War Mothers

by Eddy Rawlinson

Having been born before the Second World War and lived through the 1939/45 conflict, I witnessed the heartache mothers have suffered when a son is sent off to war.
An Officer holds a soldier who had been wounded as his Corporal rushes to his aid. Londonderry.

From the 1930s, I recollect a woman sitting outside her house, waiting for her soldier son – who had been killed in the First World War – to come home. Every day, she sat on her garden wall, looking towards the town centre, awaiting his return. The poor woman would not believe he had lost his life in the 1914/18 war. During a lifetime of working for national newspapers, I have been able to witness the heartbreak a woman suffers with the loss of a child. Television now brings war direct into our living rooms, and the announcement of the loss of a serviceperson’s life has become a down-the-list news item. We must never forget that sacrifice. Thousands of mothers with sons and daughters involved in the war in Afghanistan have a constant worry about the safety of their child. So do the partners, fathers and siblings of loved ones who are fighting for peace in a country they had hardly heard of before 2001. A mother’s relationship is different to the others having known the first movement of her unborn child to the time when she sees her baby, now a grown man, marching off to war.

The divided society was illustrated on the faces of those young girls as they followed a Protestant Orange Day parade.

Mothers have been involved in this heartbreak throughout the ages and now we have front line action brought by live television direct into our living rooms. The pain must be much greater when seeing the horrors of war as it happens and having to wait to hear if your child has been involved in the action. From an early age war has been an honourable adventure for men and today women are taking similar roles in war zones. As a result Afghanistan has its women casualties and with the special love of a daughter, I’m sure most fathers would only be too willing to take the place of their little girl on any front line. I have witnessed first hand a mother’s grief for her son away at war and the understanding of a father as to why his son must fight the enemy.

A wife waits by her soldier husband’s beside after he had been shot during a gun battle in Londonderry.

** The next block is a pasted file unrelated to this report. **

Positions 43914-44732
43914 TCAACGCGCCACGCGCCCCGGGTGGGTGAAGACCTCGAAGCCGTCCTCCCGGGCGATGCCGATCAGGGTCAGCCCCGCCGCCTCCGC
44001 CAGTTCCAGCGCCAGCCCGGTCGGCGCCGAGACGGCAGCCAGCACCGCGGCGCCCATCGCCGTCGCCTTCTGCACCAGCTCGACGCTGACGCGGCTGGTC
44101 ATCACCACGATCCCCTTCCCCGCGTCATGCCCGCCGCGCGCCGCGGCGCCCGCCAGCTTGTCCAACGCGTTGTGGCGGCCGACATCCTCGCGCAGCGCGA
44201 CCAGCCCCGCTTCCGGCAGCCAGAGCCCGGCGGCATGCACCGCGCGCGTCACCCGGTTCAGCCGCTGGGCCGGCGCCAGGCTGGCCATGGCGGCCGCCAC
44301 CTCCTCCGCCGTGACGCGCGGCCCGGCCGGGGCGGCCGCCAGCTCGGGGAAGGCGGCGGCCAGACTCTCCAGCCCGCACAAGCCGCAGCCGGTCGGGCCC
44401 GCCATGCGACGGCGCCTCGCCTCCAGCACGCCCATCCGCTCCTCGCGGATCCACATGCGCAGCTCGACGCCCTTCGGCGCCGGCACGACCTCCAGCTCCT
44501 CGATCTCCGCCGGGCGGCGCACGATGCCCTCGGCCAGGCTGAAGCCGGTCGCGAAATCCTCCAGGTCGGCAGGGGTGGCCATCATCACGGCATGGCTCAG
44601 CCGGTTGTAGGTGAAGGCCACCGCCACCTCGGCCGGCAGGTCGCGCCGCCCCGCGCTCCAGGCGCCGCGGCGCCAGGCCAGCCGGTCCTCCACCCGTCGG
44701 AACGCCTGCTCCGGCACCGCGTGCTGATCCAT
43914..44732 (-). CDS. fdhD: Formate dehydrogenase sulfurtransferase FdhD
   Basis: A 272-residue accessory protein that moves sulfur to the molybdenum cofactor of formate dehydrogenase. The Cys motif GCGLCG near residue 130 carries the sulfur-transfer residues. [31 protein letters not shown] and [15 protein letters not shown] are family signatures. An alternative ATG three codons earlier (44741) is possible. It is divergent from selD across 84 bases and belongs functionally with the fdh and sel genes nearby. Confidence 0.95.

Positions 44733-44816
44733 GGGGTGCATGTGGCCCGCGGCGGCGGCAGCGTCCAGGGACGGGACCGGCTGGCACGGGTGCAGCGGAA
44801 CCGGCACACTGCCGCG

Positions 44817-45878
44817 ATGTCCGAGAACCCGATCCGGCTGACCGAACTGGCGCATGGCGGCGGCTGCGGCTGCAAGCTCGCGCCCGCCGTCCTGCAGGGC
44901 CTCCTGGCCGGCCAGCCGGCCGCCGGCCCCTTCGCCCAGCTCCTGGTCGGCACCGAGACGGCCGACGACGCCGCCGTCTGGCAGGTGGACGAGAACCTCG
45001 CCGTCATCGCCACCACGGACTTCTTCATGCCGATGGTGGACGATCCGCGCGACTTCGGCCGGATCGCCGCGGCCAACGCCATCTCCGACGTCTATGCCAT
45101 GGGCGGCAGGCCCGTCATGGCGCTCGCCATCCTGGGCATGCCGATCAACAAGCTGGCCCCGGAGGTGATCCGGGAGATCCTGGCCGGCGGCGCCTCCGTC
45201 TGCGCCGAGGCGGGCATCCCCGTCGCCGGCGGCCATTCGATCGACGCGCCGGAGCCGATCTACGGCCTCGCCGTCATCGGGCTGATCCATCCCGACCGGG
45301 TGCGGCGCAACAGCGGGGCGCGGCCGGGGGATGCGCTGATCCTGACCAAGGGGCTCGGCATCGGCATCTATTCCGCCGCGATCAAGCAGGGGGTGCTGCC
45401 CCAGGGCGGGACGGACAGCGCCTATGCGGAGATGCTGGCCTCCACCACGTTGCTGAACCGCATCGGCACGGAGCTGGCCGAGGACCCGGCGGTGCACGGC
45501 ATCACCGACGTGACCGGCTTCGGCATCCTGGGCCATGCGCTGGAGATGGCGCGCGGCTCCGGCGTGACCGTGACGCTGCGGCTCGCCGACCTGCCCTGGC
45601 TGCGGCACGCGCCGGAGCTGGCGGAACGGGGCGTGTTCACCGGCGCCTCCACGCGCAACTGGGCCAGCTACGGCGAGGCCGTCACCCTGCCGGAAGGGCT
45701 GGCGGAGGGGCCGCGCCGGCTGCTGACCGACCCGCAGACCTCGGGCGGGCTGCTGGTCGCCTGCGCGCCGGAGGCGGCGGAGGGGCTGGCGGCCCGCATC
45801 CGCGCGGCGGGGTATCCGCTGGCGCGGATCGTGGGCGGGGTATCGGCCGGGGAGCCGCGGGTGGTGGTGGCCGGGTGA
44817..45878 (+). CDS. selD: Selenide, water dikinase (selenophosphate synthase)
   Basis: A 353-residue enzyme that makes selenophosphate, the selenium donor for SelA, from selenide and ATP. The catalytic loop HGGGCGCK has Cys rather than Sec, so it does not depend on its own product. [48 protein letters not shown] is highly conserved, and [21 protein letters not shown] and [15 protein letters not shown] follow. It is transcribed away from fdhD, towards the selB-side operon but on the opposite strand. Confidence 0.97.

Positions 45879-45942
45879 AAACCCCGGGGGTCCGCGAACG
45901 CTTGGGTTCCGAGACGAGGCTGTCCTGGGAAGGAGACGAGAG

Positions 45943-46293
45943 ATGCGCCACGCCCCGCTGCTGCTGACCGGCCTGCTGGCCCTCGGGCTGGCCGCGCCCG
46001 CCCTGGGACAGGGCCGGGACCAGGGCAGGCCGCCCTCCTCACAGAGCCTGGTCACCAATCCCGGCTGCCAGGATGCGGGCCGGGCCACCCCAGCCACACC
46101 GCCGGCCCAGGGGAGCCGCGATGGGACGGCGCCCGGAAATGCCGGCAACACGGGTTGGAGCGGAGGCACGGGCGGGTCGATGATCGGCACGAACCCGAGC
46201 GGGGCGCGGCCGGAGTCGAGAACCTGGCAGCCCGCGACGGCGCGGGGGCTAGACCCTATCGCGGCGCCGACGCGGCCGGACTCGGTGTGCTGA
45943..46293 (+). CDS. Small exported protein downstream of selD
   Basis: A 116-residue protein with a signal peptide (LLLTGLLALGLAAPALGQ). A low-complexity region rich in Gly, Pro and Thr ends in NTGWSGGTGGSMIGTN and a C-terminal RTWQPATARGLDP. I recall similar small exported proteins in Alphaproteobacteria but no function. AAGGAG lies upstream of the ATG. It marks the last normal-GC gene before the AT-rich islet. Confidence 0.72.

My mother saw her father return to the army when he was 48 years of age to fight in the First World War, as did her boyfriend, who later became her husband and my father; she had a cousin who never returned from that bloody conflict. At the beginning of the Second World War my brother broke the family tradition of joining the army when he enlisted in the Royal Navy and in the same convoy when our cousin went down with his ship. My aunt lost her son. Communication with my brother was lost if his ship was sailing out of an overseas port and without home leave resulted in months of not knowing where he was serving his country. It was the same for every family. Every working day my mother would dash home from work during her half-hour morning break to see if a letter had arrived from her sailor son. It could take as long as three months for a letter to be delivered then her silent mood would change to one of joy. During those worrying times there were only two BBC stations broadcasting to the nation and almost everyone had their ears glued to the wireless when the main news was read at 6.00pm. Our hearts lost a beat when the announcer dropped into a sombre tone to start the sentence “The Admiralty regrets” then he would give the name of a ship or ships lost at sea and sighs of relief came when we knew my brother’s ship wasn’t on the list.

The white line that divided a nation. My favourite picture from my many stints in N.Ireland.

In 1969 I was sent by my newspaper, the Daily Mirror, to photograph the riots in Northern Ireland and never realised at the time I was in a war zone. From 2001 to the end of 2009 two hundred and forty six troops have died in Afghanistan. In the same length of time from 1971 until the end of 1979 three hundred and twenty seven troops were killed in Northern Ireland which is part of the United Kingdom. In twenty two years from 1969 until 2001 over three thousand people had been killed in Northern Ireland’s war, hundreds more than those who died in New York’s twin towers disaster and shows the size of the “troubles”. In a conflict wives suffer the loss of a husband and later might find someone else, fathers suffer in silence, siblings don’t forget and carry on with their lives. Mothers who have lost sons through the horrors of war hope one day they will be reunited in death with their loved one. This relationship is a special love only a woman knows and to quote my late mother at the start of the Second World War “I didn’t bring a child into this world to be Cannon Fodder for the government…” But she did and my brother came back from the war safely. Millions of other mothers have not been so lucky.